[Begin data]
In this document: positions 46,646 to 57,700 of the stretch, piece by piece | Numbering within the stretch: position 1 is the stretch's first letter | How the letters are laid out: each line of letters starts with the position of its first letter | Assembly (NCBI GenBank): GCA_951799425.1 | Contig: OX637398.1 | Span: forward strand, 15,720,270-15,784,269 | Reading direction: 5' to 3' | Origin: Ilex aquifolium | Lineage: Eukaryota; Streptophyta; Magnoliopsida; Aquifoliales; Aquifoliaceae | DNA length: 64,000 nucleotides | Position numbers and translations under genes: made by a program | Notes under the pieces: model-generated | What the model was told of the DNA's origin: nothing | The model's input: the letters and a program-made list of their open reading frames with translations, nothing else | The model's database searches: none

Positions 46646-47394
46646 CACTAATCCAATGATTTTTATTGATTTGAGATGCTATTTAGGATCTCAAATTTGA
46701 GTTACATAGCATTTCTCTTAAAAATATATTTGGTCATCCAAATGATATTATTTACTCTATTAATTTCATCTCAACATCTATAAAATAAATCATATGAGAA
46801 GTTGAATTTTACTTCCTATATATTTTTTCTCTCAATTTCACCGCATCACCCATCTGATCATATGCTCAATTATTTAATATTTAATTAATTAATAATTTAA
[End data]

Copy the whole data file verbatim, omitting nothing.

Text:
In this document: positions 46,646 to 57,700 of the stretch, piece by piece | Numbering within the stretch: position 1 is the stretch's first letter | How the letters are laid out: each line of letters starts with the position of its first letter | Assembly (NCBI GenBank): GCA_951799425.1 | Contig: OX637398.1 | Span: forward strand, 15,720,270-15,784,269 | Reading direction: 5' to 3' | Origin: Ilex aquifolium | Lineage: Eukaryota; Streptophyta; Magnoliopsida; Aquifoliales; Aquifoliaceae | DNA length: 64,000 nucleotides | Position numbers and translations under genes: made by a program | Notes under the pieces: model-generated | What the model was told of the DNA's origin: nothing | The model's input: the letters and a program-made list of their open reading frames with translations, nothing else | The model's database searches: none

Positions 46646-47394
46646 CACTAATCCAATGATTTTTATTGATTTGAGATGCTATTTAGGATCTCAAATTTGA
46701 GTTACATAGCATTTCTCTTAAAAATATATTTGGTCATCCAAATGATATTATTTACTCTATTAATTTCATCTCAACATCTATAAAATAAATCATATGAGAA
46801 GTTGAATTTTACTTCCTATATATTTTTTCTCTCAATTTCACCGCATCACCCATCTGATCATATGCTCAATTATTTAATATTTAATTAATTAATAATTTAA